1436

Than Heaven more remote,
For Heaven is the root,
.....
Emily Dickinson

Emily Dickinson
The Power Of God

If the power of God were mine, and the ample turn,
I never could dwell in my law, which is 'stablished and stern,

But my pity would plague me still! In the fare of my state
.....

John Crowe Ransom
Magnitudes

Earthâ??s Wrath at our assaults is slow to come
But relentless when it does. It has to do
With catastrophic change, and with the limit
At which one order more of Magnitude
.....

Howard Nemerov
The Widows

Vauvenargues says that in public gardens there are alleys haunted principally by thwarted ambition, by unfortunate inventors, by aborted glories and broken hearts, and by all those tumultuous and contracted souls in whom the last sighs of the storm mutter yet again, and who thus betake themselves far from the insolent and joyous eyes of the well-to-do. These shadowy retreats are the rendezvous of life's cripples. To such places above all others do the poet and philosopher direct their avid conjectures. They find there an unfailing pasturage, for if there is one place they disdain to visit it is, as I have already hinted, the place of the joy of the rich. A turmoil in the void has no attractions for them. On the contrary they feel themselves irresistibly drawn towards all that' is feeble, ruined, sorrowing, and bereft.
An experienced eye is never deceived. In these rigid and dejected lineaments ; in these eyes, wan and hollow, or bright with the last fading gleams of the combat against fate; in these numerous profound wrinkles and in the slow and troubled gait, the eye of experience deciphers unnumbered legends of mistaken devotion, of unrewarded effort, of hunger and cold humbly and silently supported.
Have you not at times seen widows sitting on the deserted benches? Poor widows, I mean. Whether in mourning or not they are easily recognised. Moreover, there is always something wanting in the mourning of the poor; a lack of harmony which but renders it the more heart-breaking. It is forced to be niggardly in its show of grief. They are the rich who exhibit a full complement of sorrow.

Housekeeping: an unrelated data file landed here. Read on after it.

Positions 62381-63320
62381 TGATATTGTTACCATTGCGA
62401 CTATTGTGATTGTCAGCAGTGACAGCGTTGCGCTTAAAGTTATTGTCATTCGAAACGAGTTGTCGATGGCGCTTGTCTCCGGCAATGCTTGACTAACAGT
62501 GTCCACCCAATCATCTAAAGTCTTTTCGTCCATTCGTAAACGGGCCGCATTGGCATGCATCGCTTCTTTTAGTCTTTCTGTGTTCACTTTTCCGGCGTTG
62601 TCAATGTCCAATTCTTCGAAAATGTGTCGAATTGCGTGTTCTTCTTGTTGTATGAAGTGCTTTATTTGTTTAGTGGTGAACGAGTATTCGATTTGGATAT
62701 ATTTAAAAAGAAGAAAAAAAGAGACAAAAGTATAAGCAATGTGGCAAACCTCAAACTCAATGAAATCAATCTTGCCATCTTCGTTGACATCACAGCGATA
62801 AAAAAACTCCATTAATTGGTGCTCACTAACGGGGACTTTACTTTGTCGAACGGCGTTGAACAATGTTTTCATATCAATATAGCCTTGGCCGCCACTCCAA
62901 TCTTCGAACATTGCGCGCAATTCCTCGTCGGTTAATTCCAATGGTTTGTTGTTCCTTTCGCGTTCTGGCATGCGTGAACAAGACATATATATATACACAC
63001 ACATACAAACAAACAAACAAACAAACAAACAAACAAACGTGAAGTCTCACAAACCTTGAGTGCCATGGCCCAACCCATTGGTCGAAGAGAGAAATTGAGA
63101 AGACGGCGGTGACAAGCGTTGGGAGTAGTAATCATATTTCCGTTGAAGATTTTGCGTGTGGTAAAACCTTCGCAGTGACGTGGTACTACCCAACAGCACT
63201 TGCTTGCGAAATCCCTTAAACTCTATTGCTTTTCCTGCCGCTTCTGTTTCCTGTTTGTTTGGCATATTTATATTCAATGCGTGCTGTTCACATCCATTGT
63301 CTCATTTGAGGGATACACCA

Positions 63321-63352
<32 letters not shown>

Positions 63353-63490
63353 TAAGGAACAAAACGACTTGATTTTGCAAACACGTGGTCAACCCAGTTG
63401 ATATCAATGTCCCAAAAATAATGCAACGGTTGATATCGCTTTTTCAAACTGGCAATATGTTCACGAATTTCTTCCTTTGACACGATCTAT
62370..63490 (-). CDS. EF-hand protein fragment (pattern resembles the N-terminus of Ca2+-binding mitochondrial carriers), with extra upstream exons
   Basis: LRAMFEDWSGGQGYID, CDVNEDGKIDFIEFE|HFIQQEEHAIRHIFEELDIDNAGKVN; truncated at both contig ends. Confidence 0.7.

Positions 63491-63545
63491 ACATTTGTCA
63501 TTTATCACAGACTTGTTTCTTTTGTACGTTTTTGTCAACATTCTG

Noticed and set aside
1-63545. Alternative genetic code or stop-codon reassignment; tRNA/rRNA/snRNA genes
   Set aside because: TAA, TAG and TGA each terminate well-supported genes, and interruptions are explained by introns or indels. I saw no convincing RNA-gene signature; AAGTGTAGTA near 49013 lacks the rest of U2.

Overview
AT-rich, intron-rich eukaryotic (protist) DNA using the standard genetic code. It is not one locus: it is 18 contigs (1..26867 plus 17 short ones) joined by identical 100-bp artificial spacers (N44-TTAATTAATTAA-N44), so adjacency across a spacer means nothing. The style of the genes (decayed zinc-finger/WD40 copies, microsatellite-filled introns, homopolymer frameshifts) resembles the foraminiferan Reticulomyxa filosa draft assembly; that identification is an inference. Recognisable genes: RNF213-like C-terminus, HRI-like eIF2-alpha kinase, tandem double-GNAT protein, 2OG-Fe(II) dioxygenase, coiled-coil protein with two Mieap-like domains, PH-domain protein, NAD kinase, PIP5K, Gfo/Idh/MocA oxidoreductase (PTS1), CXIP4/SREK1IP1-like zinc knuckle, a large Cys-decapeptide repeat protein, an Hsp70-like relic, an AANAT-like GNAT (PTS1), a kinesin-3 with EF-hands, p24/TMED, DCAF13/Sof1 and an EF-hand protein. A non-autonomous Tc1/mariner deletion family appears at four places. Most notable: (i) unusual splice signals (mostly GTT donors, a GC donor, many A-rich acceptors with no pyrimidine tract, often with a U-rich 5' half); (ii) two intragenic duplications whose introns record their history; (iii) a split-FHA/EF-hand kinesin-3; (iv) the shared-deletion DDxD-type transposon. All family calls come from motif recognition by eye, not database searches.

Who is the saddest and most saddening of widows: she who leads by the hand a child who cannot share her reveries, or she who is quite alone? I do not know.... It happened that I once followed for several long hours an aged and afflicted woman of this kind : rigid and erect, wrapped in a little worn shawl, she carried in all her being the pride of stoicism.
.....
Charles Baudelaire

Charles Baudelaire
The Poet

â??A Rhapsody


Of all the various lots around the ball,
.....
Mark Akenside

Mark Akenside
Cleon

"As certain also of your own poets have said"--
(Acts 17.28)
Cleon the poet (from the sprinkled isles,
Lily on lily, that o'erlace the sea
.....
Robert Browning

Robert Browning
Grief

I tell you hopeless grief is passionless,
That only men incredulous of despair,
Half-taught in anguish, through the midnight air
Beat upward to God's throne in loud access
.....
Elizabeth Barrett Browning

Elizabeth Barrett Browning
The Disciple

I.

The times are changed, and gone the day
When the high heavenly land,
.....
George Macdonald

George Macdonald
Fears In Solitude

Written in April 1798, during the alarm of an invasion

A green and silent spot, amid the hills,
A small and silent dell! O'er stiller place
.....
Samuel Taylor Coleridge

Samuel Taylor Coleridge
Captain Craig Ii

Yet that ride had an end, as all rides have;
And the days coming after took the road
That all days take,-though never one of them
Went by but I got some good thought of it
.....
Edwin Arlington Robinson

Edwin Arlington Robinson
Absolution